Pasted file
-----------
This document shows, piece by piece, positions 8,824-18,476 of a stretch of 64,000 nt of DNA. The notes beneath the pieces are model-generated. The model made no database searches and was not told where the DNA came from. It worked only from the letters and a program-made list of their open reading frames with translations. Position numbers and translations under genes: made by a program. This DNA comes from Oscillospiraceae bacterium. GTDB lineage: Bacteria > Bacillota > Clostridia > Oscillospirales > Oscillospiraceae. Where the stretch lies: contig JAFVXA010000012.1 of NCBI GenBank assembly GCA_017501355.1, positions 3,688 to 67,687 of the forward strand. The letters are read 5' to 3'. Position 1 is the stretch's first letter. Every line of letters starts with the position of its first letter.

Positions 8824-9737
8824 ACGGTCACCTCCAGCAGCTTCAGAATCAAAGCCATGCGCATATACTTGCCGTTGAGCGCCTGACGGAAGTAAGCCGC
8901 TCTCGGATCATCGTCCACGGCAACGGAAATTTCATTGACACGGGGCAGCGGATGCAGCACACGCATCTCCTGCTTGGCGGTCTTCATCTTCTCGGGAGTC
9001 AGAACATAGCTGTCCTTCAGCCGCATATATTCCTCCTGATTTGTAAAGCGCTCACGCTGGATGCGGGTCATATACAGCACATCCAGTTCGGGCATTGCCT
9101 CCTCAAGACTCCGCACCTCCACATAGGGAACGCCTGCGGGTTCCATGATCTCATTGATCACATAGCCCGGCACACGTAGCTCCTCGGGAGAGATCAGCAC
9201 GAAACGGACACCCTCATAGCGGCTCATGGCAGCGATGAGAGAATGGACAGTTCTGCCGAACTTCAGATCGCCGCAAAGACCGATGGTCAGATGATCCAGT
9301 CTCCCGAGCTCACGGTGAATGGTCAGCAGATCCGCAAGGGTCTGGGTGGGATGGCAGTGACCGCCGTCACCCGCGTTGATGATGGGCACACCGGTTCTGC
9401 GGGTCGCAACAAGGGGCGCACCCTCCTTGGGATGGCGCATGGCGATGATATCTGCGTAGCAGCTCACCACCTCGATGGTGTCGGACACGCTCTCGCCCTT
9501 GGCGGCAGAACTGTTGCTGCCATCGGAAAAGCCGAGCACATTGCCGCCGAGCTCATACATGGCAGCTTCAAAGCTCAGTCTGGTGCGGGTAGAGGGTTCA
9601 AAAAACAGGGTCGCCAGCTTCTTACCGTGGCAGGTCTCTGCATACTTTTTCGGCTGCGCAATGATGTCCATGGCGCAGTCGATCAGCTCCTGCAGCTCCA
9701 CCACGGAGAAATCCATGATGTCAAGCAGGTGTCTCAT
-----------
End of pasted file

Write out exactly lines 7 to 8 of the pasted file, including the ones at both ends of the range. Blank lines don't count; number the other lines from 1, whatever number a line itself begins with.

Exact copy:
9201 GAAACGGACACCCTCATAGCGGCTCATGGCAGCGATGAGAGAATGGACAGTTCTGCCGAACTTCAGATCGCCGCAAAGACCGATGGTCAGATGATCCAGT
9301 CTCCCGAGCTCACGGTGAATGGTCAGCAGATCCGCAAGGGTCTGGGTGGGATGGCAGTGACCGCCGTCACCCGCGTTGATGATGGGCACACCGGTTCTGC